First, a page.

The idea behind this new series is to dig deep into the archives of 343coaching.com and extract the best and most essential pieces of information that will help you become a better coach.
We’re going to focus on the three specific pillars of coaching: philosophy, activities, and execution.
Having a better understanding those three pillars, and how they intersect, is going to help you bring your coaching to a new level.
We’re going to start things off with some philosophy. And specifically, vision.
Vision is a good jumping off point for this new series. We’ve talked about it in the free 7-week course and touched on it in blog posts and podcasts in the past.
But what Gary Kleiban wrote about vision will help set the stage for the future.
It starts with Vision…
- Having a vision
- Having vision
Gary went further and referenced a presentation that he gave at a live 3four3 event in Las Vegas in 2015.
What does “Having A Vision” mean?
This essentially means you have role models clearly established in your mind.
He said a few driving models for 3four3 are:
- Possess like Barcelona
- Counterattack like Real Madrid
- Press like Chile
And for serious practitioners that want to bring a model to life in their own teams, they must deconstruct those role models in order to understand how to train their players.
So, having a vision is kind of like having a roadmap. It’s a crucial ingredient if you want longterm success.
But what does “Having vision” mean?
Gary explained it like this…
Do you see whats going on during the action?
If you are watching a game as a scout, spectator, or student, can you decipher what’s going on?
And he went on to say that if you can indeed see and decipher whats happening on the field, then you can:
- Actively give meaningful instruction to your players
- Be prepared to provide legitimate feedback at halftime
- Make adjustments as necessary (ie substitutions, player assignments, system changes, etc …)
So “having a vision” and “having vision” are two separate, but related, and integral parts of being a successful coach.
Okay, I’ll give you a personal example.
A lot of coaches want to play possession-based, attractive, attack-minded soccer but aren’t sure where to start.
I was one of those coaches.
I remember when I was coaching a JV boys team and this incredible forward we had. He could do magical things. We relied heavily on his individual skill. We would literally kick it to him and hope for the best. But I remember talking to the team at halftime during a tournament and telling them that we couldn’t rely on just one person. We couldn’t just kick the ball forward and watch him do the work. We had to connect passes. We had to work as a team.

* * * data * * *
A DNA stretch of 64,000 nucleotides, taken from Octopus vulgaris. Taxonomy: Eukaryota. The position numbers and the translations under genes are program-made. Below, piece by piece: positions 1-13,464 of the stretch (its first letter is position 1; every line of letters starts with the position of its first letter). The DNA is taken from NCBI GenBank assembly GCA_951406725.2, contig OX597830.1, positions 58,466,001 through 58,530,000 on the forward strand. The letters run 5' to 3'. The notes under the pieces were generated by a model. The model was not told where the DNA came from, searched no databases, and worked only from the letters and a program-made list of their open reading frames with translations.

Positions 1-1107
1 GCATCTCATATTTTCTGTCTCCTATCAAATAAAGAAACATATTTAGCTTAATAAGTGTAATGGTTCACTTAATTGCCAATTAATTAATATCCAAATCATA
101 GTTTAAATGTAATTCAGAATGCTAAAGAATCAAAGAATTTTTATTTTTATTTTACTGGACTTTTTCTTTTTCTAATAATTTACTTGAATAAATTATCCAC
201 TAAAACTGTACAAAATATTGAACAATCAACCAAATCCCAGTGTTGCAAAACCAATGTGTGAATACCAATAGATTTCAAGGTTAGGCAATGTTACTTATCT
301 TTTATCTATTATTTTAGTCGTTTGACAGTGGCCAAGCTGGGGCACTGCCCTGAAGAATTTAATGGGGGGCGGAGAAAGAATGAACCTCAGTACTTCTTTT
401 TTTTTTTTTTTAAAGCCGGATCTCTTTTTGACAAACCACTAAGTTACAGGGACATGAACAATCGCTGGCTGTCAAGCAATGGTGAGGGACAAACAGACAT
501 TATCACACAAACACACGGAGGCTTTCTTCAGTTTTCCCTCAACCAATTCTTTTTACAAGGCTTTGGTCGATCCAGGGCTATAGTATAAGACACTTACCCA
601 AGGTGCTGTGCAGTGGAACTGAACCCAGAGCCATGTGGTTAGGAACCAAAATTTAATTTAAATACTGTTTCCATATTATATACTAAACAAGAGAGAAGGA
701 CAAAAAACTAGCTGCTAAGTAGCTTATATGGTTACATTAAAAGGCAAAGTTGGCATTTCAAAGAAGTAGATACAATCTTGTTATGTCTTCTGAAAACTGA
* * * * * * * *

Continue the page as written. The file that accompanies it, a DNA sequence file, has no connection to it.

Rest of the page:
At the time, I was only 20 years old and brand new coaching. And I was barely starting to develop my vision of how I wanted my team to play. I wasn’t quite there yet. And it took awhile, but eventually, I dialed it in and over the next several years… my vision came to life.
By that time I was coaching a high school girls team. The girls and I worked relentlessly to perfect how we wanted to build out of the back and how we wanted to attack on the other end of the field. We had specific role models and we would do our best to train and play like them.
I started to use a small set of training activities, over and over again. Those activities all translated directly to how I wanted the girls to play in games. Everything we worked on blended together to cover the entire field – from front to back, side to side, with and without the ball.
Everything fit into the vision.
We would work on building out of the back every single practice. Eventually, the goalkeeper playing short instead of kicking the crap out of it became part of our identity. And we started to get really good at it.
We started executing and bringing that vision to life in games consistently. We had created a solid foundation that we never stopped reinforcing. Because it was the foundation of that vision that wore other teams down. It was the foundation that took our opponents by surprise. It was the foundation that sometimes made things look easy. It was the foundation that became our true identity.
So, a lot of coaches want to play possession-based, attractive, attack-minded soccer but aren’t sure where to start.
Start with vision.
Before we wrap up, I want to give you some questions to answer.
- How do you want your team to play?
- Do the activities you’re using and your execution as a coach support your vision?
These are important questions. You might be surprised at how hard it is to actually write out the honest answers.
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